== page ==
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Tim Sample is a Maine humorist, writer, and illustrator.

I was a young, wet-behind-the-ears illustrator/cartoonist, barely 27 years old in 1978 when I moved into Noel Stookey’s guest house in South Blue Hill, to begin what I then hoped would be a successful career in animation.

I had met Stookey (the “Paul” of Peter, Paul and Mary) about two years earlier when I was an opening act for him at what is now Merrill Auditorium in Portland. Over the next couple of years we continued to perform together, gradually discovering that we had a lot of things in common besides music, including a lifelong interest in cartoon animation.

Although I’d been a fan of Stookey’s since the early ’60s, I‘d only recently learned that he was also a talented cartoonist with a knack for generating “funny voices” and whacky sound effects.

That’s a good skill set for an animator. In fact, in 1968, working with Warner Brothers, Stookey had helped create a cartoon based on the Peter Paul and Mary song “Norman Normal” (yes kids, you can watch it on YouTube). The animated short feature, loosely based on the song of the same name, had been shown in movie theaters around the world. Color me impressed.

Stookey and I began daydreaming about starting our own animation studio and before long a plan began to take shape. The next thing I remember I was in South Blue Hill building an animation studio with Stookey and a few other talented, ambitious (and incredibly naive?) young artists.

We managed to scrape together some used equipment, including a large cel-duplicating machine once used by Walt Disney, and began setting up shop on the second floor of a refurbished hen house overlooking Blue Hill Bay. Noel’s dad, Nick, a retired machinist and inventor, built us a professional grade animation stand using about a 150 bucks worth of grommets, nuts, bolts and PVC pipe from the local hardware store. Thus outfitted with second-hand gear, a homemade animation stand and a shoestring budget, Neworld Animation was born!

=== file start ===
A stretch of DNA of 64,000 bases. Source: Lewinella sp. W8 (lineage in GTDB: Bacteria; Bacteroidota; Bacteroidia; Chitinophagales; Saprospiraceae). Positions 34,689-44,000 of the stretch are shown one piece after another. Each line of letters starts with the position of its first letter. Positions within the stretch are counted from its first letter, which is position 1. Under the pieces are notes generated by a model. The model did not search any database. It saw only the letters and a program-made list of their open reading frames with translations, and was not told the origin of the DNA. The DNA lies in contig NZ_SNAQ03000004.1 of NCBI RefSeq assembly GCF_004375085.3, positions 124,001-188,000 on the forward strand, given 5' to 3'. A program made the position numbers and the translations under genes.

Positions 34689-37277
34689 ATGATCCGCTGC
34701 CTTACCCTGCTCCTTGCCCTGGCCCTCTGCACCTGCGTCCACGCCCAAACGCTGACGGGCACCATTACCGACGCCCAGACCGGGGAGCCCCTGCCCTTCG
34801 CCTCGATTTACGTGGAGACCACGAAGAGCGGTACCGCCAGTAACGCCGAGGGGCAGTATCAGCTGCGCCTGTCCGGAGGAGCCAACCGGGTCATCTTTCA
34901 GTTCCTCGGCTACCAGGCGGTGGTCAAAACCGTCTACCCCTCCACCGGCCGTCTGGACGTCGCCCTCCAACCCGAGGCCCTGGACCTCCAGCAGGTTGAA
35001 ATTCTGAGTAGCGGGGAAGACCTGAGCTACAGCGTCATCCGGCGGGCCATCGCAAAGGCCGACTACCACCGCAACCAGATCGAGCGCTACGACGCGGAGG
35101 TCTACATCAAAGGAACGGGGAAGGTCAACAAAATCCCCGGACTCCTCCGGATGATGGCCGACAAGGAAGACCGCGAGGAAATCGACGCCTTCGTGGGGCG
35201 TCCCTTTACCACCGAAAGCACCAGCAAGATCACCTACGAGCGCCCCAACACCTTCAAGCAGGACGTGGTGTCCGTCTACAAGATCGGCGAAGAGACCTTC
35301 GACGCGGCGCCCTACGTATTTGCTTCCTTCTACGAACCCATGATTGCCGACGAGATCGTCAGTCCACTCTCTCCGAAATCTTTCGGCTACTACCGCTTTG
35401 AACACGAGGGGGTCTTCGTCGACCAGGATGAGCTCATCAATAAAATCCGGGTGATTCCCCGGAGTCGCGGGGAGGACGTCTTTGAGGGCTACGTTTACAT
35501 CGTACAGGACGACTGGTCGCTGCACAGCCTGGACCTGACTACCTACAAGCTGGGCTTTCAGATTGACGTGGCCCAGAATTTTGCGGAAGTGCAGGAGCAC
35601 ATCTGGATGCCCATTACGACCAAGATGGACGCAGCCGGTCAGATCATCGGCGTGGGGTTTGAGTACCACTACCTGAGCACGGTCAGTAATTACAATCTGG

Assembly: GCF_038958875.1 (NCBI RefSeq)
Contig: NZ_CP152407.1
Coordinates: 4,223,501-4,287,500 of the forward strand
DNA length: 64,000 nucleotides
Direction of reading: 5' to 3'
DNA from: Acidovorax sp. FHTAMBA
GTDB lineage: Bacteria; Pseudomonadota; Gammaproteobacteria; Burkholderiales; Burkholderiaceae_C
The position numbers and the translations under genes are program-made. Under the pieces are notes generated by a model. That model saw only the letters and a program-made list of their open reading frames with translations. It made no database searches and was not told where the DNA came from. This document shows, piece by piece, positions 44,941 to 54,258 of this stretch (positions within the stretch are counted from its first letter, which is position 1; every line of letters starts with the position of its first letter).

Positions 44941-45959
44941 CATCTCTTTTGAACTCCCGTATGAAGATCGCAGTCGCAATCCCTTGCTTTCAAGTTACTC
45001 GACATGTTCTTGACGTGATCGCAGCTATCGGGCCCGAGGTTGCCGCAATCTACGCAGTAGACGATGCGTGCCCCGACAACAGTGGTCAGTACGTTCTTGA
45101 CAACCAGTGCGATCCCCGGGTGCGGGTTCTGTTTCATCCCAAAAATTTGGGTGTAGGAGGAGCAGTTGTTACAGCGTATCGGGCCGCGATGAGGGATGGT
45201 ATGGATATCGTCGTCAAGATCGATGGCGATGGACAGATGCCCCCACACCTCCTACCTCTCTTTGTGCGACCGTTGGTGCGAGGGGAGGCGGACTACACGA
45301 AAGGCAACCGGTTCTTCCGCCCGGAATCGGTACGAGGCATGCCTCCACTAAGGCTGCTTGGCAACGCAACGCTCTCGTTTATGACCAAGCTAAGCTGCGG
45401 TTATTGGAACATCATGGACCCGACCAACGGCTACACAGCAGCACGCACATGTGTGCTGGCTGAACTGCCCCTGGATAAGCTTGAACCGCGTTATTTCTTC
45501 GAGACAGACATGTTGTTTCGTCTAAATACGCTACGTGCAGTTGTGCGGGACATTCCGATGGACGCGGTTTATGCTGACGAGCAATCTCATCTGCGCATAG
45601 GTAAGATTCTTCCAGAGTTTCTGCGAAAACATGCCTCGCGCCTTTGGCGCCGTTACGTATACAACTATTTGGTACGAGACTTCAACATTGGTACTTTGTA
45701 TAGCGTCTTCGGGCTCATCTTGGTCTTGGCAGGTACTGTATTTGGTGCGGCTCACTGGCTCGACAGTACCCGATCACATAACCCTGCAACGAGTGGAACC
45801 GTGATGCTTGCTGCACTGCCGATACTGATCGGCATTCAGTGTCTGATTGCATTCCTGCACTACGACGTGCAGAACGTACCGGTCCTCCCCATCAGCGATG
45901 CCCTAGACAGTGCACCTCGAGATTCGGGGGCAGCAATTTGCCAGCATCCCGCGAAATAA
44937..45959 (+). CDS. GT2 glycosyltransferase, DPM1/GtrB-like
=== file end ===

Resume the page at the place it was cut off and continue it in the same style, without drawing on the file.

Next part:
Our first paying job involved creating a 59-second TV spot featuring original “full cel” animation. Now, 59 seconds doesn’t sound like a lot of time to fill until you discover that each second of on-screen animation contains around two dozen, painstakingly drawn, inked and colored frames. That’s over 1,400 frames per minute, plus another 1,400 frames for the “pencil test” to make sure the movement looks right before you ink it in. Did I mention writing the script, recording the sound track, designing and painting the backgrounds? Suddenly, running our very own animation studio was starting to feel an awful lot like working in our very own coal mine.

Fortunately, Stookey’s celebrity status brought plenty of interesting visitors by to break up the monotony. One day he showed up with a fellow named Doug who asked intelligent questions and mentioned that if any of us were coming to Los Angeles we should stop in and see his current animation project.

Since I was, in fact, going to be in L.A. myself in a couple of weeks he gave me his card and told me to call when I was in town. Sure enough, finding myself with a little extra time on my hands I gave Doug a call. He gave me an address and the following morning I dropped by.

Frankly, I wasn’t too impressed. Our funky old hen house in Maine was pretty cool compared to a grungy warehouse in the industrial quarter of Long Beach. Oh well, I guess things are tough when you’re just starting out.

When I rang the buzzer, a man with a headset appeared and opened the door. Stepping inside, it took me a second to absorb what I was looking at. Dozens of technicians sat at illuminated consoles maneuvering little motorized cameras along a vast network of tracks snaking through the building. Suspended from invisible wires in the center of the warehouse I saw … The Starship Enterprise!

It turned out that “Doug,” who had dropped by to visit our little animation studio in Maine, was in fact legendary special effects genius Douglas Trumbull, whose credits included “2001: A Space Odyssey” and “Close Encounters of the Third Kind.” The scene being shot that morning was for “Star Trek: The Motion Picture.”

I’ve always figured that if you aren’t embarrassed on a regular basis, you simply aren’t paying attention. So, my mortification at having failed to recognize one of Hollywood’s most famous special effects geniuses, who died earlier this month, was short lived. On the other hand, the memory of spending an entire day watching a true Hollywood legend create “movie magic” in an old warehouse? I expect that will last a lifetime.